Prints By Liao Shiou-Ping
July 25 – October 7, 2001
Synthesizing the artistic themes of the East with exacting techniques of the West, internationally renowned Taiwanese printmaker Liao Shiou-ping has enjoyed a long career marked by numerous awards and accolades. The Chinese Culture Center will feature thirty of his prints and paintings in the main gallery, from July 25 to October 7, 2001. Admission is free.
Born in Taiwan in 1936, Liao Shiou-Ping graduated from the National Taiwan Normal University in 1959 with a B.A. in Fine Arts. He continued his studies at the Tokyo University of Fine Arts and L’ecole de Beaux Arts in Paris. He later went on to teach printmaking in Taiwan, Japan, and the United States. A member of several prominent graphic artists organizations, he has held more than 70 solo exhibitions. His works are collected by museums in over 40 countries, including the British Museum in London, the Metropolitan Museum of Art in New York, the National Museum of Modern Art in Tokyo, and many others.
Despite living overseas through decades of subtle and tumultuous change in politics and art, Liao’s work still maintains a strong tie to Taiwan. He holds an affinity to the Lungshan Temple in Taipei, a bond which he refers to as an “invisible umbilical cord that can never be cut.” As such, his art reflects a melding of traditional Chinese colors with Western printmaking techniques, and Eastern folk images with abstract Western geometrical concepts. The opposing forces of Yin and Yang often appear in his work, juxtaposing items that may seem contradictory to one another.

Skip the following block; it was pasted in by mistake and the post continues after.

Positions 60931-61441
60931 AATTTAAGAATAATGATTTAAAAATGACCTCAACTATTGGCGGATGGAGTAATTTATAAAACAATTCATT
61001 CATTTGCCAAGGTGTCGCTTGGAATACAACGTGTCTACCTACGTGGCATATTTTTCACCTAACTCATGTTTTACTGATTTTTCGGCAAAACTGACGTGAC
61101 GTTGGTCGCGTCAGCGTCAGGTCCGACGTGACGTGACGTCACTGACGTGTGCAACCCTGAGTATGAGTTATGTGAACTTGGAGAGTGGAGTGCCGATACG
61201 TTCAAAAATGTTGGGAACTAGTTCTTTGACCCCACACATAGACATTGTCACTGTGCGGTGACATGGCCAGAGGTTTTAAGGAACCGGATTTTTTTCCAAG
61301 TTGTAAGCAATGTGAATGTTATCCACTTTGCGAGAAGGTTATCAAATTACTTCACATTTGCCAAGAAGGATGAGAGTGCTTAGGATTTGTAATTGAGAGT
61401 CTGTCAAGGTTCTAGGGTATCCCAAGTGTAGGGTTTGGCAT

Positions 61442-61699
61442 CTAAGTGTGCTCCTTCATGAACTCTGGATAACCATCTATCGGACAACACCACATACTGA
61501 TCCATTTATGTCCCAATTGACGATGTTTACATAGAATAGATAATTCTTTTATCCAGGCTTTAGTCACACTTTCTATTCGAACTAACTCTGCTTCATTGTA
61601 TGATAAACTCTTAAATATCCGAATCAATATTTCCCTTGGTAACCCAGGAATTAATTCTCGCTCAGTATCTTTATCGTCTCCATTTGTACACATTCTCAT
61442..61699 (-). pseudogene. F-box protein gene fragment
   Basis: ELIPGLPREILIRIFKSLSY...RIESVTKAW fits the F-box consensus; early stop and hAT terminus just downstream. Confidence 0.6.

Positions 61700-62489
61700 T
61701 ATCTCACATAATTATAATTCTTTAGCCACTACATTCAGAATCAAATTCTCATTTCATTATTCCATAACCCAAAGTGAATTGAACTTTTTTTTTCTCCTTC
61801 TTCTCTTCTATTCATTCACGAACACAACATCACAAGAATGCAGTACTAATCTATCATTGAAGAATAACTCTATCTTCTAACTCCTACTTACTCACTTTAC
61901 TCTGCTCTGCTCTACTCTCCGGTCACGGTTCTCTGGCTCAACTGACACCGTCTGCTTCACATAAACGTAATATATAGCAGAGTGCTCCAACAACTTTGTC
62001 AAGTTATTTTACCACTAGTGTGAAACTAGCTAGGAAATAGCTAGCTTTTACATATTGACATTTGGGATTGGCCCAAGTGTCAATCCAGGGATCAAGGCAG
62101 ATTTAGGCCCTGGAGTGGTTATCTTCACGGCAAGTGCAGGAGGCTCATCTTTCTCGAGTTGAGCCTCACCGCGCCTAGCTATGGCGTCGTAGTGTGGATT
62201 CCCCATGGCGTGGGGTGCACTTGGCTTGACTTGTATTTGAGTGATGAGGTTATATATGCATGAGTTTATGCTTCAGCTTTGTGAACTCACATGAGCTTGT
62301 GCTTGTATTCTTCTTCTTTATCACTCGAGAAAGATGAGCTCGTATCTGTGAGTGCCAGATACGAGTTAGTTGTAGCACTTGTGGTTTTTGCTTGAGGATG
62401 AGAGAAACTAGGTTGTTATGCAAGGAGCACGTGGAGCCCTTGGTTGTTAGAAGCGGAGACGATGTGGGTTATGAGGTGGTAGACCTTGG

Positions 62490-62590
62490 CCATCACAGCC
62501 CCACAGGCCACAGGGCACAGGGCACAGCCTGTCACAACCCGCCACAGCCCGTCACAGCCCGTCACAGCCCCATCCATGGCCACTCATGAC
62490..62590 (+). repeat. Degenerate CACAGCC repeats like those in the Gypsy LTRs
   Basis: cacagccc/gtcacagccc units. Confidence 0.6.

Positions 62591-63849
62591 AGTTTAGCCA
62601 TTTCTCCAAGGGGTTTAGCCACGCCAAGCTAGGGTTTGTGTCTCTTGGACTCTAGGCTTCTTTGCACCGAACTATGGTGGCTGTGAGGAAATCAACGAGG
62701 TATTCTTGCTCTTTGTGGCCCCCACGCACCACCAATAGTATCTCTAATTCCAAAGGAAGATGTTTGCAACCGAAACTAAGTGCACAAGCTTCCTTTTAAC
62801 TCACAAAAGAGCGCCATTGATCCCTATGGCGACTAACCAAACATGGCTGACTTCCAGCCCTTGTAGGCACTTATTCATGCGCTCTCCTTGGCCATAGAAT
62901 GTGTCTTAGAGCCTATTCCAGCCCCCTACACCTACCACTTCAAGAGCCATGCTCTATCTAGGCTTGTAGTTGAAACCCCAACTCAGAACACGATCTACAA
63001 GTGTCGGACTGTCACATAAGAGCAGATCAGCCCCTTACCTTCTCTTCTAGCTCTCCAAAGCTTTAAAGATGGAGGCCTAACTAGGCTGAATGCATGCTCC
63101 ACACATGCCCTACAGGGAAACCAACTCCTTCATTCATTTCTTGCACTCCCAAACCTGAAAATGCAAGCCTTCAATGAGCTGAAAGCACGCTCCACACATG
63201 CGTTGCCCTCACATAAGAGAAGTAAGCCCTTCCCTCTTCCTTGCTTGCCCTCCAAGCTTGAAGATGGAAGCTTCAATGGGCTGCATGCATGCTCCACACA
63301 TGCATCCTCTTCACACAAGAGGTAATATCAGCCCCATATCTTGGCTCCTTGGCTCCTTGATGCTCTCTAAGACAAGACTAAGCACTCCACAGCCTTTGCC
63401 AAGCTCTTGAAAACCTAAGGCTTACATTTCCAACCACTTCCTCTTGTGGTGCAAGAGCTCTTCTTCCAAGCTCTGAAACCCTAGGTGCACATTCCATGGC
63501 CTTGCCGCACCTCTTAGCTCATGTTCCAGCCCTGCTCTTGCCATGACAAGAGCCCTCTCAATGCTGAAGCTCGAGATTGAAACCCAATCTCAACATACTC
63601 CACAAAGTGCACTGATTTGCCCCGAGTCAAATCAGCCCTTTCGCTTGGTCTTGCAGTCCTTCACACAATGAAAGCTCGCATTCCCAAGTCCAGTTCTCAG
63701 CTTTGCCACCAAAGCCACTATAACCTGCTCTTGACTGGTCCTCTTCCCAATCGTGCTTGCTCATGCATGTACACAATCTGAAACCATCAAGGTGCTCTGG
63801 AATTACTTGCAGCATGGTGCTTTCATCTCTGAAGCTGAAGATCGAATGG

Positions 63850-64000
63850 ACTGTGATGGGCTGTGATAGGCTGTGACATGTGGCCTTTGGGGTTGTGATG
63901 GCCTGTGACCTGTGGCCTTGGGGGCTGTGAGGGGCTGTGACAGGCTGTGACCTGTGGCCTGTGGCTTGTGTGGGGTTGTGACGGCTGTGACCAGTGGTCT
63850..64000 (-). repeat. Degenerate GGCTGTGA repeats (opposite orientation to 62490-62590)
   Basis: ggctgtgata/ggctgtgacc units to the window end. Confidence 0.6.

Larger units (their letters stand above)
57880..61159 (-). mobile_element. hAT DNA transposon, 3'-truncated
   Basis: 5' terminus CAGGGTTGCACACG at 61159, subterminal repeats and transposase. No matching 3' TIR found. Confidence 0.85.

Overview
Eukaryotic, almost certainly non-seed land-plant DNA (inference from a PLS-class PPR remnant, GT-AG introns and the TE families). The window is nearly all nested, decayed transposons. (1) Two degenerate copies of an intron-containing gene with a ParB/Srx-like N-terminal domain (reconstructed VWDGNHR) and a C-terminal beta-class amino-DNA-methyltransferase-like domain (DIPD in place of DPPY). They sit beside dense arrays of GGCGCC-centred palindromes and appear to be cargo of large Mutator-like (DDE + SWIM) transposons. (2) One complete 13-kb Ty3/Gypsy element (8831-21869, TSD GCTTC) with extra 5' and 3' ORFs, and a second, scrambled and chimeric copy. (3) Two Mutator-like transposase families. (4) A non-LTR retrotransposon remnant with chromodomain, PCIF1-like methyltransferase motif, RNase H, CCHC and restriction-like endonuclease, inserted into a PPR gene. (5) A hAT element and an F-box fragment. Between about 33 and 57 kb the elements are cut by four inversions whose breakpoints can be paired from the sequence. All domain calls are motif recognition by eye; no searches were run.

One theme that has remained consistent throughout the evolution of Liao’s style is that of the gate. Indeed, this represents a yin-yang relationship of East and West, a dichotomy of interpretation regarding the gate. From a Western standpoint, the gate is a border that separates two spaces. However, from a Chinese mind, the gate alludes to family or a sense of belonging. Liao’s work often embraces a synthesis of both ideas, thereby providing a common ground for all audiences.